|Poirot (David Suchet) is reunited with Miss Lemon (Pauline Moran)|
Chief Inspector Japp (Philip Jackson) and Captain Hasting (Hugh Fraser)
Saturday, November 16, 2013
Review - "Agatha Christie's Poirot: The Big Four"
"Agatha Christie's Poirot" continues after a fine adaptation of "Elephants Can Remember," which was broadcast in June, with "The Big Four." "The Big Four" is without doubt the most unusual of all Agatha Christie's novels. It reads like a Penny-Dreadful thriller and features none of the tight plotting which have made Christie's novels so beloved by mystery fans. To say that "The Big Four" is a curiosity is an understatement - and it seemed almost impossible to adapt to the screen. So, how was it done?
The answer: change plot details! Usually when an episode of "Poirot" dramatically changes the plot of a Christie novel, it doesn't go over so well with me. But this time things were different. The story is now set in the days before World War II. Poirot (David Suchet) is in attendance at a peace party gala at which a Russian chess master will display his talents in a symbolic act of uniting the two halves of Europe. But, four moves into his match, he slumps over dead - apparently caused by a heart attack. Hercule Poirot isn't so sure and as more unfortunate events begin to surround the peace party, rumours spread that an international group of villains calling themselves The Big Four are involved.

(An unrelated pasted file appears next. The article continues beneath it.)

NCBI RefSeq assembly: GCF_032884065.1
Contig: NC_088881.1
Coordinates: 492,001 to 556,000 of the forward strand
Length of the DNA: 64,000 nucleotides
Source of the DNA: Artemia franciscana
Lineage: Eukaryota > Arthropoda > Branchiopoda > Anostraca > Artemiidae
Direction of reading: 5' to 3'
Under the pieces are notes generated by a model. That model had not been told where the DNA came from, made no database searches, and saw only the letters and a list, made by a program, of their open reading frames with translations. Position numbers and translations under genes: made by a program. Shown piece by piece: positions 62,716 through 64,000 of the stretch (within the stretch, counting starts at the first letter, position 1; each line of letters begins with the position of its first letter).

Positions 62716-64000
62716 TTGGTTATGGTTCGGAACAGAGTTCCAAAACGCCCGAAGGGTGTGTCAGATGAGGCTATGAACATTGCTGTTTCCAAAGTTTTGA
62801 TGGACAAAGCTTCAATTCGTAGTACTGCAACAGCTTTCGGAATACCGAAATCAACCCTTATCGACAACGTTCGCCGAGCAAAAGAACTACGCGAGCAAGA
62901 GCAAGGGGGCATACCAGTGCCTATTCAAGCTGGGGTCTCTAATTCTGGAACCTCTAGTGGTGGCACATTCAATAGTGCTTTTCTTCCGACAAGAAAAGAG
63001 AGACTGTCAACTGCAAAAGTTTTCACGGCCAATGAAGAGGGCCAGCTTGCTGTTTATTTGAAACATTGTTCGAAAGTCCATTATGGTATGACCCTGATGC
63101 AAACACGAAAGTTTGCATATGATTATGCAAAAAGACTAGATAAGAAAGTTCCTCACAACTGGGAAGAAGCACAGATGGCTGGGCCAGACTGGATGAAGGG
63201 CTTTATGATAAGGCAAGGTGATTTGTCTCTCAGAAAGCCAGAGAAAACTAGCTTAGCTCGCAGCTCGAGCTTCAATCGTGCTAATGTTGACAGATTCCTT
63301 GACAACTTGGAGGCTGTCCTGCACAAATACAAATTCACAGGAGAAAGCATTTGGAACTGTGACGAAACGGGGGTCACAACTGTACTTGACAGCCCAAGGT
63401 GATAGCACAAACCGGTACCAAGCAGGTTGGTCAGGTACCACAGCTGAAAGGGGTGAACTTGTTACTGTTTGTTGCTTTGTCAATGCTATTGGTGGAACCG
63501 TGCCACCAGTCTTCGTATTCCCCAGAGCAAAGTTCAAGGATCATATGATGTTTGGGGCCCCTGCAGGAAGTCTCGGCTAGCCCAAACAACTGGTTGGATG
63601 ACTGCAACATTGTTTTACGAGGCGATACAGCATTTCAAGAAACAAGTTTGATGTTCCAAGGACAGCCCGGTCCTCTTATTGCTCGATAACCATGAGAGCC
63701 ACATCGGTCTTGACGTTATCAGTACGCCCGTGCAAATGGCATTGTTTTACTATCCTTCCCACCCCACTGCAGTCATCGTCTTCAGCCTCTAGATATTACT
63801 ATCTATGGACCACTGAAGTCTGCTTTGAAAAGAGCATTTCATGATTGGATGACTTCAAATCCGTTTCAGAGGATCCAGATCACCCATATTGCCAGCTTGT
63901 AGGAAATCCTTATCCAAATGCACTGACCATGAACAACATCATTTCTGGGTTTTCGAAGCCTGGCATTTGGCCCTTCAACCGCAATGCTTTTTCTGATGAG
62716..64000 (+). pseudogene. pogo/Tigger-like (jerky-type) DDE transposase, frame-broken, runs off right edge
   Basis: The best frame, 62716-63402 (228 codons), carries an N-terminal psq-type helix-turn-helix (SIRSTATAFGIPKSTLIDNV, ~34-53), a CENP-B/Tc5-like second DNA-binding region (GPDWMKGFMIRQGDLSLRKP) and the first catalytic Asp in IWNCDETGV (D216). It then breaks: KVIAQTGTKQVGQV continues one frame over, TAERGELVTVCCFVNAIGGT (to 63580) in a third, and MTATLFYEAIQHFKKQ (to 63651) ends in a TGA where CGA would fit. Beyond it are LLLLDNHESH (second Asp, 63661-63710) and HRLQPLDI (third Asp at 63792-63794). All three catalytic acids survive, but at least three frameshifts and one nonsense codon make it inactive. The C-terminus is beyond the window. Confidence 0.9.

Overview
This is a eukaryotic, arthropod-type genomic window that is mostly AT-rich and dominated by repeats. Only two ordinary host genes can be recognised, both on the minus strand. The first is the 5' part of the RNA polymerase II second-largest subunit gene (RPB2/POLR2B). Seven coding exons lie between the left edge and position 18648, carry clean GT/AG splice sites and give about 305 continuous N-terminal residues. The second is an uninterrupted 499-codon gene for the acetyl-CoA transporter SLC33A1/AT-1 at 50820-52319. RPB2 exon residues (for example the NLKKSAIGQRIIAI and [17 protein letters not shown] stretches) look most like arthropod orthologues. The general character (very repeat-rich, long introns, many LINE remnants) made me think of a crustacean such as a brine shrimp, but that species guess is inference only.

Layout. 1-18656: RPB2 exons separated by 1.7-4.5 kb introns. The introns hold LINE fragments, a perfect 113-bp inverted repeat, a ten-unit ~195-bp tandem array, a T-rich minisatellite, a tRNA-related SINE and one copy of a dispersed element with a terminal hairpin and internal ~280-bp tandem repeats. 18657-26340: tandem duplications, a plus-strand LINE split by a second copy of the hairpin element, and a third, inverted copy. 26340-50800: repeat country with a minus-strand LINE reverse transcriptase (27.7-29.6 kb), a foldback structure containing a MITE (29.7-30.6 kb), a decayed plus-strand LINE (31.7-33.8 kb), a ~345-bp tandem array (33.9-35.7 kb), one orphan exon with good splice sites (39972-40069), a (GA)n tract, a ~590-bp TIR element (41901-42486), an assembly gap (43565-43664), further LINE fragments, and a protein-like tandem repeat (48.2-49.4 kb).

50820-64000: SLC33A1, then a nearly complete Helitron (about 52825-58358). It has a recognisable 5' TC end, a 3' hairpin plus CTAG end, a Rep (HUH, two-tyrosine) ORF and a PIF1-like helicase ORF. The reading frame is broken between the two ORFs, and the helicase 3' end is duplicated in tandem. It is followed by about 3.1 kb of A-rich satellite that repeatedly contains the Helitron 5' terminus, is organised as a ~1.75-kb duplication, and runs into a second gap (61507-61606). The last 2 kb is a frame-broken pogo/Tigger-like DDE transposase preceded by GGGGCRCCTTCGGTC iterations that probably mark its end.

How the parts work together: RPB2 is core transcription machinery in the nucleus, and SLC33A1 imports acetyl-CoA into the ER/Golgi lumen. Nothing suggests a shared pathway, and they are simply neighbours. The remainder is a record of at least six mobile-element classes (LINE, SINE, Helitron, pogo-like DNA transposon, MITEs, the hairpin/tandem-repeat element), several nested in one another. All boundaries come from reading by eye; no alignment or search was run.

Despite the fact that much of the plot was changed, I am actually quite fond of this adaptation of "The Big Four." Even though its heresy to even think such a thing, I feel like this episode actually improved upon its source material. Christie's book reads like a wanna-be Edgar Wallace or L. Ron Hubbard, and what adapters Mark Gatiss and Ian Hallbard managed to do was to make the story feel like Christie. There's suspects, clues and a last-minute reveal with a typical explanation. What's more, many of Christie's original plot points are retained, so one cannot say that "The Big Four" doesn't have a passing resemblance to the novel.
What excited me most about this episode is that it would see the return of Poirot's friend and colleague Captain Arthur Hastings as well as his secretary Miss Lemon and Inspector Japp. These characters had not been featured in an episode of "Poirot" for nearly ten years, and they were sorely missed. Philip Jackson, who plays Japp, had the most to offer in this little reunion as the inspector acts as Poirot's assistant throughout the episode. My biggest quibble is that Miss Lemon and Hastings have little to do in the episode. I am probably the minority, but I always liked Captain Hastings so his minimal involvement was rather disappointing.
Overall, "The Big Four" was a very pleasant surprise. It surpassed my expectations dramatically and proved to be very entertaining. I only wish that the featured characters from yesteryear had had more involvement in the story. But, I give "Agatha Christie's Poirot: The Big Four" 4 out of 5 stars.